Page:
The Bone Collector

"Donaghy goes in first."

Aside from the Inspirational Teacher, the Serial Killer who Leaves Inconspicuous Clues for Police Detective is Hollywood’s most overused character. Some films have used this stereotype for big-time box-office and critical success (Seven, The Silence of the Lambs); still some flopped (Copycat, Kiss the Girls; the latter was horrible, though it did serviceably at the box-office). Denzel Washington’s new vehicle, The Bone Collector, falls somewhere between those two categories.

If nothing else, it’s approach is fairly original; Washington plays Lincoln Rhyme, a forensics investigator severely injured when a metal beam falls on him while he was on the job. He is now permanently bedridden. He is also afflicted with seizures, any one of which can potentially put him in a vegetative state. This is Lincoln’s biggest fear; in fact, he has made arrangements to commit doctor assisted suicide. But fellow cop (Ed O’Neill) approaches him with one last mind-boggler of a case.

It seems a young officer (Angelina Jolie) stumbled upon a body of a man with his hand sticking out of the ground, Carrie style. His finger is cut off and his wife’s wedding band is on the stump. The man is quickly identified as one of the couple who disappeared the previous night after taking a taxi from the airport. The wedding band indicates that the wife is still alive and that it’s up to our heroic detectives to find her location and save her.

Of course, our killer leaves obscure clues for Lincoln and Co. to decipher. From a turn of the century bolt, a mysterious powder, a newspaper with “4pm” circled on it and a few other tip-offs, they are expected to figure out where this woman is and how much time they have to get to her.

The idea that these cops, no matter how clever, can glean this information from such a vague starting point is nightmarishly implausible, and when they do exactly that the audience is left groaning. It’s like looking for a needle in 15 haystacks and finding it faster than the words “Come On” can escape your lips. Not even in Se7en were the clues this unfathomable. Considering that the whole movie is based on these clues, that’s a nearly fatal contrivance.

Indeed, halfway through The Bone Collector, I was actively disliking it. That’s about the point where the film started to grow on me. From the beginning, I noticed director Phillip Noyce’s emphasis on atmosphere; it wasn’t until the halfway point when I got over my original resentment and began to see how effective it was. The soundtrack, cinematography and lighting all work to establish a suspenseful mood that underscores the performances while fading out the film’s flaws.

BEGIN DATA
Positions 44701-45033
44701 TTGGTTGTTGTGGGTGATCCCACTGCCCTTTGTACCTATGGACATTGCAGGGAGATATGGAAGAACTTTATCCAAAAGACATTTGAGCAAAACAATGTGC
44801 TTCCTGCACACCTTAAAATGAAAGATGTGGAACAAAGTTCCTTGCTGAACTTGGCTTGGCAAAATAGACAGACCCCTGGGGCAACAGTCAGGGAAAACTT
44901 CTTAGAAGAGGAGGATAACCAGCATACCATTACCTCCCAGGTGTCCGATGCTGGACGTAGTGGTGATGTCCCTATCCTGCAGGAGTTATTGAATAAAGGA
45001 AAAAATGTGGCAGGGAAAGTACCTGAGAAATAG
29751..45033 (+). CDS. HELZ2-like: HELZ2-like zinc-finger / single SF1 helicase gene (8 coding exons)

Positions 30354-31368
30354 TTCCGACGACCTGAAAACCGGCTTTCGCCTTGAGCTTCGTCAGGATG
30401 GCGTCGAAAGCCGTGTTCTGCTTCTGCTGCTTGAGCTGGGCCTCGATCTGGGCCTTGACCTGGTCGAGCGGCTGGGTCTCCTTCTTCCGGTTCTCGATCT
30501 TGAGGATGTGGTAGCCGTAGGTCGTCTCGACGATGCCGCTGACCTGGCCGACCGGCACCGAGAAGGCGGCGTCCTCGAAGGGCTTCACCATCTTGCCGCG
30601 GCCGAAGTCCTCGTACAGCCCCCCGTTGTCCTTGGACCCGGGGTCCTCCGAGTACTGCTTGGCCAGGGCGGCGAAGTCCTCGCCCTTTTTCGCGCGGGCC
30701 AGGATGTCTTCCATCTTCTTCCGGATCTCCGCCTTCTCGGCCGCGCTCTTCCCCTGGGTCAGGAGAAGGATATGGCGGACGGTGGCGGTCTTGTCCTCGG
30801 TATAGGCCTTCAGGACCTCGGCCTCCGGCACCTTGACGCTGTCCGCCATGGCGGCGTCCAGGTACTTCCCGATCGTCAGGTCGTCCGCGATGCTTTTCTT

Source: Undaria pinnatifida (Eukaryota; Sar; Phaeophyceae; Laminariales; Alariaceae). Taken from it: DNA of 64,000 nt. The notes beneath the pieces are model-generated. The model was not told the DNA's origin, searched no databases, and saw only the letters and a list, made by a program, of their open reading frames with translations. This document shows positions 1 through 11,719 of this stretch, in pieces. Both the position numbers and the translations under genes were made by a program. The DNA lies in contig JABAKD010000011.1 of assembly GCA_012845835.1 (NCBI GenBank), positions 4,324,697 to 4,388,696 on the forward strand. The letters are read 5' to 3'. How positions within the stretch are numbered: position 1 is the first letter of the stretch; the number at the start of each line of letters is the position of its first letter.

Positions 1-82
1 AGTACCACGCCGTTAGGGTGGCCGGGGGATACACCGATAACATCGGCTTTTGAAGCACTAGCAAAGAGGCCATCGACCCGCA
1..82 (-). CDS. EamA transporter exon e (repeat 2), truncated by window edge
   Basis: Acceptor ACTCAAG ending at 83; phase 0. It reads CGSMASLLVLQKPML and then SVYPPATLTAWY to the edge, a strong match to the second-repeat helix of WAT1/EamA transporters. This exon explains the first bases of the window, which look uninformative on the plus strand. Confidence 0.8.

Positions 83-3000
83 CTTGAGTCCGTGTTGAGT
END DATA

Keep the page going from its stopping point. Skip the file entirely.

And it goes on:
Denzel Washington is excellent, projecting an intensity remarkable flr someone playing a character who can’t move anything but his mouth and his fingers. Unlike worldwide superstars such as Julia Roberts, Washington is very skilled at actually playing different people from role to role, whereas someone like Roberts seems like she is playing the same person every time. Anjelina Jolie is a problem. Her performance is off-key and a tad flat. Plus, she never convinces us that she is a real police officer: she just doesn’t look right in that uniform.

I will admit that the movie doesn’t play fair in the end, surprising us with the identity of the killer: he/she is a character we have met but had absolutely no reason to suspect. But I was willing to forgo that because the particular scene was handled with such deftness. The Bone Collector builds up suspense about the killer’s revelation and then rewards our anticipation by giving us a riveting climax, even though the killer’s identity is a bit anticlimactic.

This is a movie with many flaws. It’s contrived and unoriginal, just to name a few. But its atmosphere and taut second half are enough for me to recommend it, provided you don’t go in with sky high expectations.

-- Eugene Novikov

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Screening Log


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Jonathan Levine, 2013

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Score: B

Street of Chance

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Score: C

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